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Living Green: A Practical Guide to Simple Sustainability
by Greg Horn

Global warming. High gas prices. The organic boom. Climate change. Celebrities driving Priuses. Killer storms. Drowning polar bears. Skim the headlines of any newspaper or turn on the television and it's undeniable. We are using irreplaceable resources at an alarming rate and poisoning our environment. It can't go on and we know it. Going green is the new big issue—for some, it is the ONLY issue.

So what can you do to make a difference? Here are some ideas. Pick one that interests you and begin taking practical steps toward sustainability.


Personal health is a good first step. What is good for you is ultimately good for society and our world. For example, eating organic foods reduces your exposure to harmful pesticides. Eating sustainably caught wild salmon gives you a great source of good fats, while reducing demand for farmed salmon, shown to be contaminated with a variety of industrial pollutants.


What you put on your body is as important as what you put in it. Many of us don't realize how permeable the skin is. Think of it more as a sponge than a barrier. So what you apply to the largest organ of your body will be absorbed and may cause serious health problems.

The thin skin of your scalp, made especially vulnerable to absorption by pore-opening warm water, is a great example. Shampoos, hair dyes, and other hair care products are commonly made with formaldehyde as a preservative and often listed on labels as quaternium-15. This known carcinogen can be an irritant to skin, eyes, and respiratory passages. The government requires some products containing quaternium-15 to carry a warning label; however, shampoo is exempt.

And while hair can't directly absorb toxins, the root of the hair follicle, where the 20-some chemicals used regularly in permanent and semipermanent hair dyes (according to Consumer Reports) are applied, allows toxins to easily enter the blood stream. Lead, often found in slowworking hair dyes, is a hormone disrupter and carcinogen that is easily absorbed through the skin and accumulates in the bones. One study from Xavier University in Louisiana shows that the amount of lead present in some hair dyes is 10 times the level allowable in paint. And with an estimated 22 million American women and one in eight American men using some type of hair dye, it is fortunate that there are more non-toxic and natural hair colorings on the market than ever before.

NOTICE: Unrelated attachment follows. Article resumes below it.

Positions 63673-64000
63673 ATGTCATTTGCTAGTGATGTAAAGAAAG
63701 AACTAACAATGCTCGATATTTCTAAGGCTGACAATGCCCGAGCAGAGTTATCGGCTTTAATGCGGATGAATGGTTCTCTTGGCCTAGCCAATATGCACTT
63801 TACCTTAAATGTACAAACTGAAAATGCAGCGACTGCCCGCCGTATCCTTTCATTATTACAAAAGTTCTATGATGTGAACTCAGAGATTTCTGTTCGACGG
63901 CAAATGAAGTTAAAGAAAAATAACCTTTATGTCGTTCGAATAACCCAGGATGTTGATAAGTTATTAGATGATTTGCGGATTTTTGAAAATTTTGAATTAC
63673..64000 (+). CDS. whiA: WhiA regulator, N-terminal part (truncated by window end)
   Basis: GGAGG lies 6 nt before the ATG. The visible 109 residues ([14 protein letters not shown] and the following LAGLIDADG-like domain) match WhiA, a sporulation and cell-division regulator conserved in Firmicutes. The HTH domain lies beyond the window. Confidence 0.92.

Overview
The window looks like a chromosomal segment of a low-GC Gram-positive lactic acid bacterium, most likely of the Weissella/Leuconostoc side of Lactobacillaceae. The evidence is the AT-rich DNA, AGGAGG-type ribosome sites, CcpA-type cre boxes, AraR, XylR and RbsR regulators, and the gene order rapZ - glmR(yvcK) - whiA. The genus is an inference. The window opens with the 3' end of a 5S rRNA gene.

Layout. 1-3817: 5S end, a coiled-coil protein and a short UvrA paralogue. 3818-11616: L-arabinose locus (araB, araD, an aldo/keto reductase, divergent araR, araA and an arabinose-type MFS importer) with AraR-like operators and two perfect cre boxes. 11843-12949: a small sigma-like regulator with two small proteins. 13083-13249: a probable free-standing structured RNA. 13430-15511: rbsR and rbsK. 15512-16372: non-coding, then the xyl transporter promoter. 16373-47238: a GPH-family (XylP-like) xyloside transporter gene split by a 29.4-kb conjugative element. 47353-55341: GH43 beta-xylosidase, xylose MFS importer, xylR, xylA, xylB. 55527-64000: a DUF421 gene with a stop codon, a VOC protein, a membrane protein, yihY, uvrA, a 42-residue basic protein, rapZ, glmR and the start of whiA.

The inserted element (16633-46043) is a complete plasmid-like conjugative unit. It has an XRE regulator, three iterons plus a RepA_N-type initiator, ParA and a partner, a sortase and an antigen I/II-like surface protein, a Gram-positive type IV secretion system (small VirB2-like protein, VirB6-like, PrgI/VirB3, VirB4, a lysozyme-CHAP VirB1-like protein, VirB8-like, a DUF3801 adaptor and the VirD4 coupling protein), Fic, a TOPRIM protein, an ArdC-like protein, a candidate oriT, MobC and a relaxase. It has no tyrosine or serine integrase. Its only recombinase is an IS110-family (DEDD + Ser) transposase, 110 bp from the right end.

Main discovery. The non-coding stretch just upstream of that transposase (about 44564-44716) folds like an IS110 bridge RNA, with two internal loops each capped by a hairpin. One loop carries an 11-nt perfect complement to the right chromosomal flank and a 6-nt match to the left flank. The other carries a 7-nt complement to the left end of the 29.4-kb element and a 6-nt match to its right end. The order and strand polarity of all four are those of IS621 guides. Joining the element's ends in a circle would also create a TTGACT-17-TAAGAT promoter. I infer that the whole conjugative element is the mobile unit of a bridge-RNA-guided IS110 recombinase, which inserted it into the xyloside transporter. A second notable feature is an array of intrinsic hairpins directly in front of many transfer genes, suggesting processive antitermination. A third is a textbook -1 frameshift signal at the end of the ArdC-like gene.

Especially vulnerable is the delicate mucous membrane in which most feminine hygiene products come into direct contact. Yet most commercial tampons are made from rayon, a petrochemical-based fiber or cotton, which contains pesticide residue. Sanitary napkins and tampons are also made of fibers bleached with dioxin. Tetrachlorodibenzodioxin (TCDD) is one such toxin and has been called the most toxic chemical ever produced. British studies show 130 parts and 400 parts per trillion to be found in sanitary napkins and tampons, respectively. Small amounts, but considering these products come in contact with delicate tissue and are in close proximity to vital reproductive organs, a small amount can accumulate quite significantly over time. Tampons labeled "no super-absorbent fibers" are safer.


Sustainability extends to household cleansers. An example of a major source of water pollution is commercial laundry products. The soaps contain surfactants (which change the surface tension of water), standard bleaches contain chlorine (which forms dangerous compounds that store in fat cells and breast tissue), dryer sheets contain chloroform, camphor, and ethylacetate (all of which are listed as hazardous waste), and almost all contain petrochemical-based fragrances.

Another example is hand dishwashing detergents. These often contain petroleum-based surfactants, naphtha and chloro-phenylphenol (both metabolic stimulants), and diethanolamine complex phosphates (a possible liver poison).

Natural cleaning products are just as effective, widely available, and more economical than the commercial. White vinegar, baking soda, lemon juice, borax, vegetable-based liquid soap, and washing soda clean just as thoroughly, if not better, and leave no unpleasant scents or residues.


There is a portion of the population that now suffers from Multiple Chemical Sensitivity (MCS). MCS develops in some people when pollutants cause them to react to even minute levels of toxins in their environment. Reactions include headaches chronic coughs, dizziness, sensitivities to odors, achy joints, fatigue, and worse, and are generally associated with the buildings they occupy, even their homes.

In addition to the tips already provided, there is equipment available that can help improve your home environment. An activated carbon air-filter system in the most occupied rooms will absorb gases and pollutants that other high-tech filters might miss. Similarly, an inexpensive carbon filter attached to showerheads and bath spickets can significantly reduce exposure to chlorinated water. Those who shower in chlorinated water have a 93% higher risk of all types of cancer that those who don't. Both small investments with long-term benefits.

So the next time nature catches your attention, make a positive change for your health, and you're one step closer to having something to pass along to the next generation.

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